ELECTION: After three years as the Member for Callide, Colin Boyce feels that there is plenty more to achieve. Picture: Sam Turner
ELECTION: After three years as the Member for Callide, Colin Boyce feels that there is plenty more to achieve. Picture: Sam Turner

Meet the Candidate: MP Colin Boyce

AFTER three years as the Member for Callide, Colin Boyce feels that there is plenty more to achieve.

"It would be a privilege to continue to represent Callide in the Queensland state parliament," Mr Boyce said.

"I don't take this seat for granted at all.

"We need a strong local voice to advocate for Callide, and hopefully not from Opposition this term.

"Callide is the money-making electorate; we will be needed to get Queensland back from the $100 Billion debt, to help our state recover in post COVID-19 times.

"To do this, we need to further advocate for the longevity of the Callide Power Station, and to support the coal industry and the resources industries to which Callide contributes."

As a supporter of the Agricultural industry, and having attended every Vegetation Management hearing, submitted his own objections to it, and also to the Reef Regulations Federal Senate Inquiry - Mr Boyce has been left in no uncertainty about how the industry feels.

"Our farmers and graziers have suffered at the hands of the current Government's policies that have been forced through parliament," he said.

"It really has been appalling to see the way that they have been vilified as environmental vandals, when the reality is that there is no benefit to anyone to destroy their own property.

"Farmers plan years, even decades, ahead and the changing rules about what they can and can't do on their own land to appease a certain minority needs to be stopped.

"We need to repair Paradise Dam and return it to it's full capabilities. We need to build appropriate water infrastructure across the State, including the proper Rookwood Weir - this is needed to ensure the future expansion of High Value Agriculture.

"Agriculture is the lifeblood of communities. Without support for agriculture, our small businesses in our towns and regions simply won't survive."

Mr Boyce said he is regularly contacted by constituents struggling to find appropriate services for their needs.

"Our ageing population needs more rural health services, aged care and palliative care. They don't want to leave the area when they have contributed to the community all of their lives," he said.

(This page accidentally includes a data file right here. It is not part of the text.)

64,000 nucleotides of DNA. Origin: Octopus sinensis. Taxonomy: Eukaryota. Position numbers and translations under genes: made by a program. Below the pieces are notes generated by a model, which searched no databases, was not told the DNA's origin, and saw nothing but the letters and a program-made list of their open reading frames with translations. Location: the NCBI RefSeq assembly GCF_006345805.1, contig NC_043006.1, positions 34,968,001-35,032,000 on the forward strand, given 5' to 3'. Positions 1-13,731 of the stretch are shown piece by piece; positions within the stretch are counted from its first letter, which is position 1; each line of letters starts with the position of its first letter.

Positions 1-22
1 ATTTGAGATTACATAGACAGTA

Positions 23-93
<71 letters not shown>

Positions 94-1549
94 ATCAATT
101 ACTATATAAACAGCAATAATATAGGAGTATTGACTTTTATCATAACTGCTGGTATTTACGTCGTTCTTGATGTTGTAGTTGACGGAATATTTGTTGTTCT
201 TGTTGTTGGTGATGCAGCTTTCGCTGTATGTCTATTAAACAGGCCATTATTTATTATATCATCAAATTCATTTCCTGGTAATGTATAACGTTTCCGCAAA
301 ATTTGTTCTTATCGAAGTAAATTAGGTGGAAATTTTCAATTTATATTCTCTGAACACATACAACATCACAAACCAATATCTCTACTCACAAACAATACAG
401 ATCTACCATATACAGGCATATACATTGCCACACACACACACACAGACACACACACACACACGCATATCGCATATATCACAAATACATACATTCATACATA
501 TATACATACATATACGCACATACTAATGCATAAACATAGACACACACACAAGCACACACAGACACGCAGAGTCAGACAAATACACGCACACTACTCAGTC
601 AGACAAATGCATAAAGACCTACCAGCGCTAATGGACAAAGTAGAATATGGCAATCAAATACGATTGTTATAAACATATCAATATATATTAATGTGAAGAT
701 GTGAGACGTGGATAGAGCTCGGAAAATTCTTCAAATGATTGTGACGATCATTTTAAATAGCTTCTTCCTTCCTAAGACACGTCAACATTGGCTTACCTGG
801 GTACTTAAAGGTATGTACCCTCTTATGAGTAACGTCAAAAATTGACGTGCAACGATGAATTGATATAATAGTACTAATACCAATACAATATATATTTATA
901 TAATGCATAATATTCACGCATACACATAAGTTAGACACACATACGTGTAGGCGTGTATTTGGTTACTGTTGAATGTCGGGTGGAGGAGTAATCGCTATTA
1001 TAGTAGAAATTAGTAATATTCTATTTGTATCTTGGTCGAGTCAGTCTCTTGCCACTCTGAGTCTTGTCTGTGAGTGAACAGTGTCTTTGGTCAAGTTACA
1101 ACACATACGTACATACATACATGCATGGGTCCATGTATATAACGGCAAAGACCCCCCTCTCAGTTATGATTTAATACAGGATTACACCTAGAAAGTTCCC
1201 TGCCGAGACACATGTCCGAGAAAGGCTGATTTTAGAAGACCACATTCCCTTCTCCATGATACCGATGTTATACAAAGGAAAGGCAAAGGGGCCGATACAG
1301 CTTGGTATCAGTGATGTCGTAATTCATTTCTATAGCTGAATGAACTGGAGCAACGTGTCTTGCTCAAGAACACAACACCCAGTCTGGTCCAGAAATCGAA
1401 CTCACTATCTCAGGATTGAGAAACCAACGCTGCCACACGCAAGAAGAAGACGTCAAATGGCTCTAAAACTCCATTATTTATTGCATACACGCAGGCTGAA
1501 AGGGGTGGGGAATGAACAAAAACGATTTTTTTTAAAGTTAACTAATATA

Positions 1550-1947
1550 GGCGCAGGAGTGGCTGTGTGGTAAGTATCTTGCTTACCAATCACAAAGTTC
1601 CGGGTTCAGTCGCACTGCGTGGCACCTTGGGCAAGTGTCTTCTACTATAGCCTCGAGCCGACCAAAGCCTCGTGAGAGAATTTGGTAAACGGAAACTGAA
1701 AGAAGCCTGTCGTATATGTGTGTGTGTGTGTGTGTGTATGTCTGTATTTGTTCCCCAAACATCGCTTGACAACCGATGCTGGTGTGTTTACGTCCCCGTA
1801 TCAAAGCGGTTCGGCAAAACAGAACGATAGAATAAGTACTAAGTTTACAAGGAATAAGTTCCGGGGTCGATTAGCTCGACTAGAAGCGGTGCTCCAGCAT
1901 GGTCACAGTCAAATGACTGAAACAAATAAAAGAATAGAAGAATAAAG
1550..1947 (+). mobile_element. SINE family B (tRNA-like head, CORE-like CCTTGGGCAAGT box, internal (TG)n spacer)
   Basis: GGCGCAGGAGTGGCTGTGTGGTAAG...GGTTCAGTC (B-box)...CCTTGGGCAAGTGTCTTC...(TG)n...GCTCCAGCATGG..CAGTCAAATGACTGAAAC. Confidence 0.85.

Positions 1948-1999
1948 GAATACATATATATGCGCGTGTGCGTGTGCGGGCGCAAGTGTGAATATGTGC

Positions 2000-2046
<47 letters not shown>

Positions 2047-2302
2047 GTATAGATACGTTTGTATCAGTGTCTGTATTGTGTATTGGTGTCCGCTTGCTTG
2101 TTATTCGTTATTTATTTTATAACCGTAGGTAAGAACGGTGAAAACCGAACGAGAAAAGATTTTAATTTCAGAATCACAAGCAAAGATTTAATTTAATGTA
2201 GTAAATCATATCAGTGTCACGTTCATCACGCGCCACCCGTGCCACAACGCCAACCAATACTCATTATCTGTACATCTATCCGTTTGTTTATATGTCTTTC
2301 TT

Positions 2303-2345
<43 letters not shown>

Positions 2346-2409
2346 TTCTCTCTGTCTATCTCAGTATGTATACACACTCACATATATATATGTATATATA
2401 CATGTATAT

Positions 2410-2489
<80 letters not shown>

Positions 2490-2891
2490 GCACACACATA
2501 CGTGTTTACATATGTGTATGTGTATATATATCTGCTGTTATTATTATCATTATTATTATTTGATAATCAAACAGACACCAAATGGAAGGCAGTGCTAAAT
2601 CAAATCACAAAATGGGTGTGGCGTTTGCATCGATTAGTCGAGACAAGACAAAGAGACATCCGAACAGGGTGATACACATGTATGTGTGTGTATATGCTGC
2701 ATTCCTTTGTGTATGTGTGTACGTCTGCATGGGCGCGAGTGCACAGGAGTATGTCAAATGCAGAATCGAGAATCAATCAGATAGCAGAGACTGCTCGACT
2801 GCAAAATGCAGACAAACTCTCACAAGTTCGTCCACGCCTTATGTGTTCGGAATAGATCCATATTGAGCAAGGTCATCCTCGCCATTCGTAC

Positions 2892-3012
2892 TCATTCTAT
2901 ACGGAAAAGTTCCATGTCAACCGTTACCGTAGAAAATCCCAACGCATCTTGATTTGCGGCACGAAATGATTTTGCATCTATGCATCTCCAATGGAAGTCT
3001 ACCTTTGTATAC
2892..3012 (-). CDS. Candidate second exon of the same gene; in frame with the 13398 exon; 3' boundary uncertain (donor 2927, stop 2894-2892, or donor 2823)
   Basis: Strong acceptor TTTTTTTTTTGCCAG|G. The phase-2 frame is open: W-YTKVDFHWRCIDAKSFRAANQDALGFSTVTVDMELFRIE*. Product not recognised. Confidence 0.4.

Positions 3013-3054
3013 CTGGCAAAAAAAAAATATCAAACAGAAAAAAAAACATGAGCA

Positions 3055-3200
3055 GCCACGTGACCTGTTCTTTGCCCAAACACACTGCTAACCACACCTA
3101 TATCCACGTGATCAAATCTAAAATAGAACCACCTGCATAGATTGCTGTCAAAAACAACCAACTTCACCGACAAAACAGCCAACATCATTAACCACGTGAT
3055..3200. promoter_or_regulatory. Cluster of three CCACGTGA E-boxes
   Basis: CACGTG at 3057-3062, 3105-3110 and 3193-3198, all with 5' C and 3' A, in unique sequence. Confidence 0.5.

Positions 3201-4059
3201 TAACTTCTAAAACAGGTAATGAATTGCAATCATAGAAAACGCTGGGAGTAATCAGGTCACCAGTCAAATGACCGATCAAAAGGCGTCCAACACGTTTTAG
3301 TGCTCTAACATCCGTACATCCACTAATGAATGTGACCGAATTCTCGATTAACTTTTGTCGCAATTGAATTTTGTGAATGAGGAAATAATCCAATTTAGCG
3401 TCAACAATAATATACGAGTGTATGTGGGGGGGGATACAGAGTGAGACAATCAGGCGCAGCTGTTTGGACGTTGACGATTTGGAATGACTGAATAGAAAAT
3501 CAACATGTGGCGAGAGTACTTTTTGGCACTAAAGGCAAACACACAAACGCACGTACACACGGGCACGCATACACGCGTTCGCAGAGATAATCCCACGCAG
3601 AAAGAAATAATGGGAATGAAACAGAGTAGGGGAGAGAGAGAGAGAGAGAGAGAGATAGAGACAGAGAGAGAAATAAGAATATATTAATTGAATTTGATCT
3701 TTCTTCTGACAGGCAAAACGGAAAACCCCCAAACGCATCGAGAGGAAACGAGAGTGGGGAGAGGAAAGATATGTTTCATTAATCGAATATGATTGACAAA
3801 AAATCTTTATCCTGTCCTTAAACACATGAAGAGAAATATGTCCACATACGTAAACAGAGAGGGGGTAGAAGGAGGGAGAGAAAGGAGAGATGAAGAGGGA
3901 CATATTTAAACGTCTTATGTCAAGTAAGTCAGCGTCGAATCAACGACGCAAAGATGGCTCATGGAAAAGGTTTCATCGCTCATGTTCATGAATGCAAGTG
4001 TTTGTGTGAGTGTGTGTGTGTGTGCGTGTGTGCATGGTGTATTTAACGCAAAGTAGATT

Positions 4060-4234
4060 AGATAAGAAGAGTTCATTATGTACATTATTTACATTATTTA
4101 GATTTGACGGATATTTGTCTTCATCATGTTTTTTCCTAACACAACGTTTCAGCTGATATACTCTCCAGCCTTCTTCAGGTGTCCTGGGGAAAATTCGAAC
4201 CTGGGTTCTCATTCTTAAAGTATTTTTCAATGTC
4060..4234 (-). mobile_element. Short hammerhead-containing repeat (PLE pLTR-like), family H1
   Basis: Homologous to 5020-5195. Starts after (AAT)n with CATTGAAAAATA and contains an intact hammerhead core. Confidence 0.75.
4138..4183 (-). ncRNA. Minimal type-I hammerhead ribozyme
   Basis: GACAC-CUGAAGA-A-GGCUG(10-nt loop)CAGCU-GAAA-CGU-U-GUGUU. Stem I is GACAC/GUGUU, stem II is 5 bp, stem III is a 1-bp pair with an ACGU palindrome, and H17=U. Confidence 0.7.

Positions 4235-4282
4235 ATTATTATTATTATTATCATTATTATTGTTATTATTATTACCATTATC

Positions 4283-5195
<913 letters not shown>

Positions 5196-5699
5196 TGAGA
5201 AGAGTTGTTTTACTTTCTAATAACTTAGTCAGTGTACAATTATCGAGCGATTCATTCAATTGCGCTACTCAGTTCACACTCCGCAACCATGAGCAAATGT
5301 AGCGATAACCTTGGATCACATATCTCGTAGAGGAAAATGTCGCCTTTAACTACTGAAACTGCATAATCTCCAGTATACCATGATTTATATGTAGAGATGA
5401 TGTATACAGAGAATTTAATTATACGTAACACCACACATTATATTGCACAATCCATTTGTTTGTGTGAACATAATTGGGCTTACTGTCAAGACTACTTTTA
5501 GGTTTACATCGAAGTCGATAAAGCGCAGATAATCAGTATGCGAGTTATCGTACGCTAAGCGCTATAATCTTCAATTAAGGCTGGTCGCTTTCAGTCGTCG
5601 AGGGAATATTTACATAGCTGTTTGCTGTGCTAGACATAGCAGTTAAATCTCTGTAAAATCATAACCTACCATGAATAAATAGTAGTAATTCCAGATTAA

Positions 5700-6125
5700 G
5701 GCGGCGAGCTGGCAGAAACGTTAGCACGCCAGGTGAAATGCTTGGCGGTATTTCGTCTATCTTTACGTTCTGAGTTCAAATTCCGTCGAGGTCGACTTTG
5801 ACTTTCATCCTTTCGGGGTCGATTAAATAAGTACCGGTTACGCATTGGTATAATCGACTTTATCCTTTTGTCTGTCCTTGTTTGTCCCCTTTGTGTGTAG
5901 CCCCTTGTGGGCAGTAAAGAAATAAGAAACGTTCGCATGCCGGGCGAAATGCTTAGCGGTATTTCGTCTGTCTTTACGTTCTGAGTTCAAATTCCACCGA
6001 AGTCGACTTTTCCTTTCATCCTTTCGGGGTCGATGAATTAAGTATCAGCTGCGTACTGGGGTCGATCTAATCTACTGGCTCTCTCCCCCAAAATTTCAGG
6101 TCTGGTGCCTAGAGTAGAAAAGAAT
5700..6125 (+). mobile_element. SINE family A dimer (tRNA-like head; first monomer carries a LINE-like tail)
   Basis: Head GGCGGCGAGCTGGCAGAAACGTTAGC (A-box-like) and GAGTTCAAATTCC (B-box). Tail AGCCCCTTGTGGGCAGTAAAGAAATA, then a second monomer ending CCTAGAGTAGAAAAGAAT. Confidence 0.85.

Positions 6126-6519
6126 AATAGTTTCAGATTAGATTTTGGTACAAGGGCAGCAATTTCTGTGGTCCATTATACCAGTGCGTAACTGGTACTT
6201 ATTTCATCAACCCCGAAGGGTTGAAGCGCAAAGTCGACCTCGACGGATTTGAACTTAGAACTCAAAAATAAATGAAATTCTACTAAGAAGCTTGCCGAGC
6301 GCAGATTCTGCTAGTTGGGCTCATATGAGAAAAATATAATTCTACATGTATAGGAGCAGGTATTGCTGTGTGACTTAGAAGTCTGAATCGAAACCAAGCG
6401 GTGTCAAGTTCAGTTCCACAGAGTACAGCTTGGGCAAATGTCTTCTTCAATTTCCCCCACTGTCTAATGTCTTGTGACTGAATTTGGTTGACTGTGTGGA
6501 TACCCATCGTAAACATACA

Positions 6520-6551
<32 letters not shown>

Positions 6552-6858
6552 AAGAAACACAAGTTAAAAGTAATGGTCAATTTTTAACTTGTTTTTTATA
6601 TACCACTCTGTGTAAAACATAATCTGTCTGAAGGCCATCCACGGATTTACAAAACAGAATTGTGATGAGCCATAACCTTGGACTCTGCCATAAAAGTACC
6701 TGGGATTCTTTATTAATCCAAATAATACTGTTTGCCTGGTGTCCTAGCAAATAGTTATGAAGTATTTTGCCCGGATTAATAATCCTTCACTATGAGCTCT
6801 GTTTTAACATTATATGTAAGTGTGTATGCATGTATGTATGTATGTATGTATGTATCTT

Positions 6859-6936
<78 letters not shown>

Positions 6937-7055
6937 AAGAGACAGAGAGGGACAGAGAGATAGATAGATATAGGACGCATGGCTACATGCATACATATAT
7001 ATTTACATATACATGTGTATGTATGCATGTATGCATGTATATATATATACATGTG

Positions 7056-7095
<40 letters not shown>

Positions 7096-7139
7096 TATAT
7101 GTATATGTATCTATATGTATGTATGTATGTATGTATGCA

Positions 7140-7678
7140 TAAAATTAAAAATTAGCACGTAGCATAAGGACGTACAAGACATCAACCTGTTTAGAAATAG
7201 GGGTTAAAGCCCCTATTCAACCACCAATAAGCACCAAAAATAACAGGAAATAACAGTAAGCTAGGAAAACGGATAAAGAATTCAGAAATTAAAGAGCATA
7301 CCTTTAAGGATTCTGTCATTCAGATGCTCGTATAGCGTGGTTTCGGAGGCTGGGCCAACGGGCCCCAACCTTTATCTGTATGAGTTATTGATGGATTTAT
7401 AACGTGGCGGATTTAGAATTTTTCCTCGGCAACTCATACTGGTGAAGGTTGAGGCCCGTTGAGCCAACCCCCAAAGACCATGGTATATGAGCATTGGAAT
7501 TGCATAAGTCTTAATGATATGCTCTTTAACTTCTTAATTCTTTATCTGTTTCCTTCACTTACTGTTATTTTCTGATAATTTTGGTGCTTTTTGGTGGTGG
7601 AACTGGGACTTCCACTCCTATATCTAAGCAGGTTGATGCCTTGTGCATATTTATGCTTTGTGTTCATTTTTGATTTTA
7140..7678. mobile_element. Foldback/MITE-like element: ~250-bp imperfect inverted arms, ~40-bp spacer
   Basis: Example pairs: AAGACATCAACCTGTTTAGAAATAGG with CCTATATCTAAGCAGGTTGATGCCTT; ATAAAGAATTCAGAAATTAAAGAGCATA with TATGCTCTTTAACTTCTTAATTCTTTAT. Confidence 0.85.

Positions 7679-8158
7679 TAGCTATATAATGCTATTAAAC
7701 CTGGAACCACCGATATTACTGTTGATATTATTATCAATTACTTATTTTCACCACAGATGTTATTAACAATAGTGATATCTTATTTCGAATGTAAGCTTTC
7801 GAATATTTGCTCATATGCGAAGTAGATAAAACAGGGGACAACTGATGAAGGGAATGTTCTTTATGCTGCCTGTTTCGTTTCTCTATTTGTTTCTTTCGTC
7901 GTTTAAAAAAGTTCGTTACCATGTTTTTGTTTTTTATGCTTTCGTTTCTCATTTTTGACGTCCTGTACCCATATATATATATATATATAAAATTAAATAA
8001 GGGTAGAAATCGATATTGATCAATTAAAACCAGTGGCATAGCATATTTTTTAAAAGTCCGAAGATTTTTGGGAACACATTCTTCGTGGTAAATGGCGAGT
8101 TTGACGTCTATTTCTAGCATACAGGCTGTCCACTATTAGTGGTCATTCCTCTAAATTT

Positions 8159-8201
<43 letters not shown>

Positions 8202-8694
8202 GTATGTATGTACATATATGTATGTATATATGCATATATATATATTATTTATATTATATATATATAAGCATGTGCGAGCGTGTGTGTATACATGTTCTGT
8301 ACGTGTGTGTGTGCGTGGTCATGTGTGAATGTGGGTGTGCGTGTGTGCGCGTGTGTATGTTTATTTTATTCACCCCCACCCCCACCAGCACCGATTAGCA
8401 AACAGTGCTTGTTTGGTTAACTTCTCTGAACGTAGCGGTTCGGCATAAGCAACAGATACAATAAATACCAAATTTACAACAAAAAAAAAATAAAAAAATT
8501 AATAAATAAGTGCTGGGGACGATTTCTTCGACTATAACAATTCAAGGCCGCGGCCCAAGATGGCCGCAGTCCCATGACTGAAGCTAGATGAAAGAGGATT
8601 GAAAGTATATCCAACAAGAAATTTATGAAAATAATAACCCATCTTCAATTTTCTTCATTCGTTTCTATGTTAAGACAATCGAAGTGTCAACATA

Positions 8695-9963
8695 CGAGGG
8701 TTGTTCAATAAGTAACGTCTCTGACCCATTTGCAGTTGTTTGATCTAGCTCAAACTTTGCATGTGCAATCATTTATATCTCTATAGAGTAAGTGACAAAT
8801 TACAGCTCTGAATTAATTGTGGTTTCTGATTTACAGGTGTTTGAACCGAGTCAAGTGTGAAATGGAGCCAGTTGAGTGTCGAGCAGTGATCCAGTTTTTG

"And our families need birthing facilities, and general health practices to support their choices to live and work in a great regional area."

The LNP party said they will reinstate birthing facilities in Theodore and Chinchilla, which are both in Mr Boyce's electorate.

This is a passionate issue for Mr Boyce, who advocated on their behalf, to re-open to low-risk pregnancies that can be safely undertaken at their hospitals.

"The Theodore community rebuilt the maternity unit to a state-of-the-art condition after the floods. And the Labor government refused to let them use it, forcing mothers to travel immense distances to give birth. Roadside births simply increased the risk to mothers and their unborn children," he said.

With mobile offices held throughout Callide on a regular basis, Mr Boyce averages over 7,000km each month in his vehicle, travelling to events and meetings with constituents and discussing their issues, he notes many common themes.

"The Patient Travel Subsidy Scheme creates many issues for our regional residents," he said.

"It truly needs an overhaul to ensure that rural people can have the same access to health services as their city counterparts.

"Not surprisingly, roads are just as big a problem. Our roads are the lifelines of our regions

and they are failing. The lack of maintenance needs to be addressed urgently for my

constituents' safety.

"The Auditor-General has highlighted a 19% shortfall in funding for bridge and culvert

refurbishment and a 16% shortfall in road resheeting in the Queensland road network.

"If the small problems with our roads are not addressed, they quickly become bigger and

more expensive problems."